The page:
What’s making NCIS’ Pauley Perrette so happy? Career, good causes and, yes, a certain someone
On the set of 2 Broke Girls, layers of charm and a lived-in aesthetic redefine boho chic.
Arrow’s Stephen Amell hits the bull’s-eye in new looks from Ferragamo
The talented women of The Talk on reinvention, the Real Housewivesand their dream guests (pick up your phone, Katie Holmes!)
As they went about blinding people with their wardrobe choices, the divas on primetime soap operas like Dynasty, Dallas, Knots Landing and Falcon Crest aptly reflected the confidence and bravado of the time, the feeling being, “Who’s going to have the nerve to laugh at me? Besides, I look utterly fabulous. Come on, agree!”
Knots Landing (1979-93) was loosely based on an Ingmar Bergman art house film, believe it or not-Scenes from a Marriage, with four couples instead of one-but American audiences didn’t really need to know that. More accessibly, it involved large-scale histrionics in the fictional cul-de-sac of Seaview Circle somewhere in California, with elaborate clothes to match the plus-sized emotions. Donna Mills as town troublemaker Abby got to wear the sexiest stuff, but Michele Lee as activist/entrepreneur Karen had some fashion fun, too; Lisa Hartman’s singer Ciji added to the glitz with her rock-and-rollish hair and sexy wedding gown; and Joan Van Ark’s valiant Val specialized in some very sensible chic. The show sported lots of cleavage, spangly gowns and fur trims, with every shade of blond under the sun. (Brunette Michele was one of the few to let more than her roots show). The net result came off like an even more scripted precursor to the Real Housewives, though the menfolk like Ted Shackelford and Alec Baldwin were pretty well turned out in their own right.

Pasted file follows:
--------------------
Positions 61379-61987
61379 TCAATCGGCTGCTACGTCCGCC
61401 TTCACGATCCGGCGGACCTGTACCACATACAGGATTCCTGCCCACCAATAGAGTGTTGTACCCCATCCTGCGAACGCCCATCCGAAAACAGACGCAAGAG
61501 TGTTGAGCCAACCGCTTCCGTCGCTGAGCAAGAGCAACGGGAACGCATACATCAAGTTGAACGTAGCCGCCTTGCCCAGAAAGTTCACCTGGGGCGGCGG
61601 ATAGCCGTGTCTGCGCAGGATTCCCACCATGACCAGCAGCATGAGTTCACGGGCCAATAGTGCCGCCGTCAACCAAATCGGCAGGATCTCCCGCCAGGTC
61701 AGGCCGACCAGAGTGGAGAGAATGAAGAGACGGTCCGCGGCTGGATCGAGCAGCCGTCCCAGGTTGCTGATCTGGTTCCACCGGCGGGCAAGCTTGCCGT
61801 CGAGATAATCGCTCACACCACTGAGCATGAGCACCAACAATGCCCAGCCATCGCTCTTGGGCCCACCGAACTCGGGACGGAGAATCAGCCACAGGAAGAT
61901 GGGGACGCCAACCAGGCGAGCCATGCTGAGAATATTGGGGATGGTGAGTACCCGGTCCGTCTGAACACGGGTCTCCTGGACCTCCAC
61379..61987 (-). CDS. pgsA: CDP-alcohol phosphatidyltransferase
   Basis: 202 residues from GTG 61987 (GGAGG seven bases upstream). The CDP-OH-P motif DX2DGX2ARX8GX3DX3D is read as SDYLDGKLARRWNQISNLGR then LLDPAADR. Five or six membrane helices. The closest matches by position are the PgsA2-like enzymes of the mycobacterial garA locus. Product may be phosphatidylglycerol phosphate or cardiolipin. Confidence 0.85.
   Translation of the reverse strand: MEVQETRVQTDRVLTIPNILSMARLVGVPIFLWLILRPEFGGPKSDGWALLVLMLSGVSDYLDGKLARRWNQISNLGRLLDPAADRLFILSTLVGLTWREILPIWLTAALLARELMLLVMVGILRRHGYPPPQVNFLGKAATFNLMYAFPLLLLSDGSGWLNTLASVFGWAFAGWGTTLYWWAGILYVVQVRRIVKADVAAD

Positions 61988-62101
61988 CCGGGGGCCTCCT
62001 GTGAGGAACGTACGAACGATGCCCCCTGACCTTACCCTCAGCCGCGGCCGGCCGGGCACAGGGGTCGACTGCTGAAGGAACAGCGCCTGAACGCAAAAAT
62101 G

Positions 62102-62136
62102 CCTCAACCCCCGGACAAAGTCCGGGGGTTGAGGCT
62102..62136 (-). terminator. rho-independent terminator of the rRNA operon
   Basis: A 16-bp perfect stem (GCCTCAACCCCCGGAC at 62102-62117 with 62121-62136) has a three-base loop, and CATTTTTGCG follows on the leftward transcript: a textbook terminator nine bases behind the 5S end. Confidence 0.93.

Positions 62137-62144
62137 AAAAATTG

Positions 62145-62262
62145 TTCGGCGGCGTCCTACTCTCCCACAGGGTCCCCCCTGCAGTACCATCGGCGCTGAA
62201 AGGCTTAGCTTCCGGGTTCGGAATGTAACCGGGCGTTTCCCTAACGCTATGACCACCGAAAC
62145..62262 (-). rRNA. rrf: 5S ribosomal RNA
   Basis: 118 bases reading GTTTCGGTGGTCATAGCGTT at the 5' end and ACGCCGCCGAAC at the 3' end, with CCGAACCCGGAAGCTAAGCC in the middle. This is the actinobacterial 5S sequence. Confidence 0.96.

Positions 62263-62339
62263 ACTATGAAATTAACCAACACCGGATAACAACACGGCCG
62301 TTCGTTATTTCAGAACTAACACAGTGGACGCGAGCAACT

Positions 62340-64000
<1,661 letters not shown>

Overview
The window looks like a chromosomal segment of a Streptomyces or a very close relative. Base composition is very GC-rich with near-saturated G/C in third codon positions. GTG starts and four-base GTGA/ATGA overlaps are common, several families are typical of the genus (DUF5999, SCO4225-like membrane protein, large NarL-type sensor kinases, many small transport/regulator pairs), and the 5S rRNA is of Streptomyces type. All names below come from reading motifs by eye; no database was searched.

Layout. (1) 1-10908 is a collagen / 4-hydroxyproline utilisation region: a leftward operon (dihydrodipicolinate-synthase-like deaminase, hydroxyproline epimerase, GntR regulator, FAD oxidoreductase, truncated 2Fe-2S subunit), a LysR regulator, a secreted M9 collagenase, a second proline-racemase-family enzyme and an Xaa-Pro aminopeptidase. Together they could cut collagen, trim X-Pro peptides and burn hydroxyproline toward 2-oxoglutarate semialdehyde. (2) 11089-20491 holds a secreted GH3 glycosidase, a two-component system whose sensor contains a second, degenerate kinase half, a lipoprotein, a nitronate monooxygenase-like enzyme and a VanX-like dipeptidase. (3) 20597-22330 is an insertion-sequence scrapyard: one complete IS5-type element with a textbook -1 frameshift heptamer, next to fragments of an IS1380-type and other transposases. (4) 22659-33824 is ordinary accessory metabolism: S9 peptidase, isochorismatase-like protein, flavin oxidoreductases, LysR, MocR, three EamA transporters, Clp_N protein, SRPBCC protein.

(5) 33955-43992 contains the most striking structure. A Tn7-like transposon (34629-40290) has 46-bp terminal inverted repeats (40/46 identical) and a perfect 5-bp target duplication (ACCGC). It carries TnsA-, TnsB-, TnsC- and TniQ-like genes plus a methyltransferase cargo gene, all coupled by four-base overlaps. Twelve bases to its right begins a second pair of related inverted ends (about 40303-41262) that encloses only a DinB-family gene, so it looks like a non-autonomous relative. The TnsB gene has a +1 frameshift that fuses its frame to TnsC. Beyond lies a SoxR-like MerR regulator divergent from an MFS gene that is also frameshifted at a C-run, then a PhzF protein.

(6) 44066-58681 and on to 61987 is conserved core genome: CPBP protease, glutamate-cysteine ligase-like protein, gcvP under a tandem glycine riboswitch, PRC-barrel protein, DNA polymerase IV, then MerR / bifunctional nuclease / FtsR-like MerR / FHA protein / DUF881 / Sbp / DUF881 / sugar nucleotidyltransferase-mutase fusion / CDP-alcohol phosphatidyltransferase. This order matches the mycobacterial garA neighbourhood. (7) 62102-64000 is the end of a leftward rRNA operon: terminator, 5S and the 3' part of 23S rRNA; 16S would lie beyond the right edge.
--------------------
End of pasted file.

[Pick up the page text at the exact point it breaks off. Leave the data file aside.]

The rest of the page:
Style was also the star of Falcon Crest (1981-90), which was set in the California wine biz and as a result became labeled “Dallas with grapes.” But it was more than that, because Jane Wyman centered the show with a lot of authority, and unapologetically wore the outfits to match. Oscar-winning Wyman was Angela Channing, the moxieish matriarch who held the reins of Falcon Crest Winery, and her clothes were a bold assortment of coverups that suitably said, “Don’t mess with me, people!” They were schoolmarmish ensembles with big shoulders and often large bows, too, and-when you factored in her Chia Pet-like hair-Wyman radiated a certain first lady appeal (which she would have also exuded offscreen if she’d stayed married to Ronald Reagan). And if Wyman seemed to be wearing too much at times, Lorenzo Lamas (playing her runaround grandson, Lance) was often wearing not much at all.
TV at the time was also benefiting from another no-holds-barred designer, Bob Mackie, who had made his biggest mark in the 1970s designing for wildly unself-conscious TV stars such as Carol Burnett and Cher. But he was still zhooshing up the ‘80s with swanky outfits and wonderfully designed overkill.
And whether she wore Versace, Valentino or Ferre, Elizabeth Taylor was the ultimate glam icon of the ‘80s-a real-life Alexis Carrington, but without the witchery. (And with two Oscars! Joan Collins was always thought of as the poor man’s Liz-that is, until Dynasty gave her career some zing along with the shoulder pads.)
When she accepted a special Golden Globe award in 1985, Taylor sported spiky, two-toned hair and a cleavage-flashing dress with a very loud and exciting floral print on the upper left side. It really was a sight-especially in a famous photo from that evening where she’s standing alongside Liza Minnelli, infringed epaulets, and Rock Hudson, looking relatively humble in a tux. When Hudson tragically died of AIDS a few months after that, Taylor devoted herself to the cause, alternating between hawking perfume and selling awareness, always with a flair for the glammy glitz. And by the way, guess who happened to have designed that Golden Globes dress for Liz? Dynasty designer Nolan Miller! (Miller sadly passed away this year, leaving a legacy of primetime glamour.)